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Chinese online influencer “Austin” Li Jiaqi, left, appears in a video posted to one of his social media accounts touting a Wall’s ice cream product.

Beijing — It had been more than 100 days since Li Jiaqi, one of China’s most prominent and profitable social media influencers and salespeople, was cut off abruptly during a live-stream on June 3. His incredibly popular social media channel went dark, without any explanation, just a day before the anniversary of the 1989 crackdown on student protesters in Tiananmen Square.

Many Chinese internet users guessed that a tank-shaped ice cream Li touted on his channel was the trigger for the sudden shutdown. Tanks have become a symbol of the Communist Party’s repression of Chinese citizens since troops used them during that deadly crackdown, and any mention of them, even ice creams shaped vaguely like them, are extremely sensitive around the June 4 anniversary.

On Tuesday night, Li suddenly reappeared, selling a range of innocuous products to an eager online audience who were quick to welcome him back. Again, no explanation was given for his sudden disappearance, or his re-emergence.

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Chinese social media influencer and sales powerhouse Li Jiaqi, left, appears alongside a co-presenter during his first sales session for an Alibaba-owned e-commerce platform since he vanished without explanation more than 100 days earlier, September 21, 2022.

Taobao/Li Jiaqi


According to Chinese media, Li’s return session, which streamed on a website owned by Alibaba — a Chinese Amazon equivalent — and other social media platforms, clocked more than 60 million views and he sold an estimated $18 million worth of products.

Li, who also goes by the Westernized name Austin, was warmly greeted by his army of fans, as some Chinese speculated online that any individual with the singular power to boost retail sales so significantly was simply too valuable to the Chinese economy to be silenced for long.


China enforces new round of COVID lockdowns and rules

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China’s economic engine is still largely stuck in idle as the government adheres to its strict “zero COVID” policy, which seriously limits the movement of goods and people in large areas if even a few coronavirus cases are detected.

The rolling lockdowns and other COVID restrictions mean consumers could seriously reduce their offline spending, according to a Fitch Ratings report.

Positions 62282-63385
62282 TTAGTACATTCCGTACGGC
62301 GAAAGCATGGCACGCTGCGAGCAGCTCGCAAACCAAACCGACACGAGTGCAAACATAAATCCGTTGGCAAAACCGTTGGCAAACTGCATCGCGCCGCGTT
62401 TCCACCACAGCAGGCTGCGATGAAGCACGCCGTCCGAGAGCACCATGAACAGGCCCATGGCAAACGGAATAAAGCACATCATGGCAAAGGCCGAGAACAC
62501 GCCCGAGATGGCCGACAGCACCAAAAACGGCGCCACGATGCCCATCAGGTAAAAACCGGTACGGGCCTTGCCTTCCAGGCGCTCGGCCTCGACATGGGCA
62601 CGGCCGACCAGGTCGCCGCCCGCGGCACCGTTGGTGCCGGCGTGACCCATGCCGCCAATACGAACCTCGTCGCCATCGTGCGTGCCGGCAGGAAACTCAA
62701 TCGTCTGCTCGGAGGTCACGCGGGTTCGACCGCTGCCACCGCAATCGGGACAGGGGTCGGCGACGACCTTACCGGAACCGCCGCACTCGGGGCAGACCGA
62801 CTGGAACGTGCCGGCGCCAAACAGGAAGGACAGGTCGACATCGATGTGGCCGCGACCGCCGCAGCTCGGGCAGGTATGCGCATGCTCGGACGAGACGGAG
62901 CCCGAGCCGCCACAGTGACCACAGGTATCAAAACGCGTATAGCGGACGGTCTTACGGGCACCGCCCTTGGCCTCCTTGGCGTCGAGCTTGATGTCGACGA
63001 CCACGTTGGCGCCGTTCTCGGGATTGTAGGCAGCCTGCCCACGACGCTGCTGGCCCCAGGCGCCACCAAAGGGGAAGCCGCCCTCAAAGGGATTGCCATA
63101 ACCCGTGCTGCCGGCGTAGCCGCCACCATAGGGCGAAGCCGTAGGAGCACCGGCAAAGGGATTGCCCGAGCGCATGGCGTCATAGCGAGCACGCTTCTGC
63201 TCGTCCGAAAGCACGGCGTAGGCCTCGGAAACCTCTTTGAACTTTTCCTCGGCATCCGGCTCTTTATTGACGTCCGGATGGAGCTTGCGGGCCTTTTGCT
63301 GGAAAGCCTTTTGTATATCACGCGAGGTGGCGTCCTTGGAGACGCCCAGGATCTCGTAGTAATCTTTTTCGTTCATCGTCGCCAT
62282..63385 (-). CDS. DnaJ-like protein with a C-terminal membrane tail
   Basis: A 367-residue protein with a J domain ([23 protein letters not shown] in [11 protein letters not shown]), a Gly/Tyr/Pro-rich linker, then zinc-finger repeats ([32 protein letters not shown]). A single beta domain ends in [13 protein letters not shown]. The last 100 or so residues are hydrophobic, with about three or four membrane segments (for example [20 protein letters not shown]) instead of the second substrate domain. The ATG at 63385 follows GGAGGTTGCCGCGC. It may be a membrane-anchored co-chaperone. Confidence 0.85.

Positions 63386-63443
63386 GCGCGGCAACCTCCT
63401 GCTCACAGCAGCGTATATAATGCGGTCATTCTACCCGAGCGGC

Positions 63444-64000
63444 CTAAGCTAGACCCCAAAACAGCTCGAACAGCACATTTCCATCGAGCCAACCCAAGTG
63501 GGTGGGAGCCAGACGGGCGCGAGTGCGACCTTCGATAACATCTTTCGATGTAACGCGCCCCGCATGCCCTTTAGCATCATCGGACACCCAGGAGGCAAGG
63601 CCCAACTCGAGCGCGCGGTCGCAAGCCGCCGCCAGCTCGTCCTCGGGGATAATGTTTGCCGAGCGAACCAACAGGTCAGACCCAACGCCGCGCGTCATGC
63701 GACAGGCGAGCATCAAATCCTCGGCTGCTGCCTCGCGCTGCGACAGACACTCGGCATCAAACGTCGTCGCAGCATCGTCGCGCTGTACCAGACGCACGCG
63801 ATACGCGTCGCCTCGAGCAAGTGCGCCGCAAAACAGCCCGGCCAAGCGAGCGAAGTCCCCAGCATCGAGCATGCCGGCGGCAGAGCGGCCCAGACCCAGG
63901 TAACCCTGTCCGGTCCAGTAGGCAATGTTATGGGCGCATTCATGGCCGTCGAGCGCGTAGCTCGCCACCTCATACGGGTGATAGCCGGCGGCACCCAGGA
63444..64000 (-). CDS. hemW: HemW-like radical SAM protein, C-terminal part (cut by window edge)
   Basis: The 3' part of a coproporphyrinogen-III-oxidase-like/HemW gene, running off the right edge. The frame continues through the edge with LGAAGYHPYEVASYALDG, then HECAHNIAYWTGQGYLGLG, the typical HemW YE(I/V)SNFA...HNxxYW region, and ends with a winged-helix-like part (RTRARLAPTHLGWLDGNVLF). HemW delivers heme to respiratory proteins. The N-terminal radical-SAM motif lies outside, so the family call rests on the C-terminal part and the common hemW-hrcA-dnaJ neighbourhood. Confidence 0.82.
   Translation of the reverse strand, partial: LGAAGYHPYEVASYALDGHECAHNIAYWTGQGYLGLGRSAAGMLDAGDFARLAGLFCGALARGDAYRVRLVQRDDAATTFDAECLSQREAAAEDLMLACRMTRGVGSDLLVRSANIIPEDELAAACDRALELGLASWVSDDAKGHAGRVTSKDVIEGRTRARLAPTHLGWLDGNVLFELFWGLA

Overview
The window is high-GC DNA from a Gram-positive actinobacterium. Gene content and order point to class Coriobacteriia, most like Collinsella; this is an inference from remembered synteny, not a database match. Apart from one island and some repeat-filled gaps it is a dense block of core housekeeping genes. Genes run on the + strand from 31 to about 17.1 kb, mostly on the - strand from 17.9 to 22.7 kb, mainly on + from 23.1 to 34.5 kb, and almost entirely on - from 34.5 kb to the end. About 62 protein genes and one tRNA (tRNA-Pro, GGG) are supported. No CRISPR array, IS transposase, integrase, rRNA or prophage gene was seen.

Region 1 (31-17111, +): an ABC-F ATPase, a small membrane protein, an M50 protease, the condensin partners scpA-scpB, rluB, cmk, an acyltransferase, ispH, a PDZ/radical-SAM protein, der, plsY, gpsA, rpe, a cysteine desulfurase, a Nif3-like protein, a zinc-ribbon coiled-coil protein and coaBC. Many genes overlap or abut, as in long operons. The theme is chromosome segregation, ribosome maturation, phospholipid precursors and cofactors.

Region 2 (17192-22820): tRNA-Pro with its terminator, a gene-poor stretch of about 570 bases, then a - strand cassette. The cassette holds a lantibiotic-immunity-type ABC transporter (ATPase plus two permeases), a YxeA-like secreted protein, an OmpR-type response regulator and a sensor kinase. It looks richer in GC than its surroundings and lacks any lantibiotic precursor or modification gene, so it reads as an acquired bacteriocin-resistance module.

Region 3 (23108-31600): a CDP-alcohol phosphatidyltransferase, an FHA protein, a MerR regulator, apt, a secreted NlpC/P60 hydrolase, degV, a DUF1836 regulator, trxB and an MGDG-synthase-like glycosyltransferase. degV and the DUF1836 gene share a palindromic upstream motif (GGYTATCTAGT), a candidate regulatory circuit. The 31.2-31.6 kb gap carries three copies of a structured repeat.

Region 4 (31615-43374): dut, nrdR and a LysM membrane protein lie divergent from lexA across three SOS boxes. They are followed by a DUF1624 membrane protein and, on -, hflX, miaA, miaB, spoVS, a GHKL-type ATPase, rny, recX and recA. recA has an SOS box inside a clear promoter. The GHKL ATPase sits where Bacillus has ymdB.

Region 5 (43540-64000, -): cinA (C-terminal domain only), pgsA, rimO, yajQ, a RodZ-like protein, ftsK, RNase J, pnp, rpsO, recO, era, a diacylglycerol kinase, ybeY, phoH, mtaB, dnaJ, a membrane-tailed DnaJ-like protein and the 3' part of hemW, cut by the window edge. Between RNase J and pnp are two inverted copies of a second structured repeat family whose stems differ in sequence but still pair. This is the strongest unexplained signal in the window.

Many had hoped that those people would turn instead to China’s online retail giants, like Alibaba and JD.com. Those companies have also been suffering as the world suffers collectively with economic contraction and soaring energy prices. In the second quarter, Alibaba, where Li has spent years helping to rake in billions in sales, posted its first ever flat year-on-year revenue growth.

Things are so bad that the company is planning to launch an annual discount shopping bonanza early. The “Singles’ Day” retail-fest takes place every year around November 11 — or 11/11, with all the ones in the date representing lonely people. This year, according to the Alibaba-owned South China Morning Post, it will start weeks sooner than it normally does in a bid to boost sales.


Chinese e-commerce giant Alibaba rakes in billions in Singles Day sales

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The holiday was initially launched in 2009, touted by the retail giant as an “anti-Valentine’s Day” event for singles to pamper themselves. But it has been adopted widely by e-commerce sites as a sales event, with numbers that dwarf Cyber Monday.

The event has lost some of its initial luster, however, and with economic circumstances being what they are this year, executives at Alibaba and other online retailers will be hoping that social media influencers can persuade Chinese consumers to part with more of their cash.

And while the world may never know exactly what precipitated Li’s sudden return to the online salesroom, a lot of retail executives will likely be even happier than his consumer fans to have him back.



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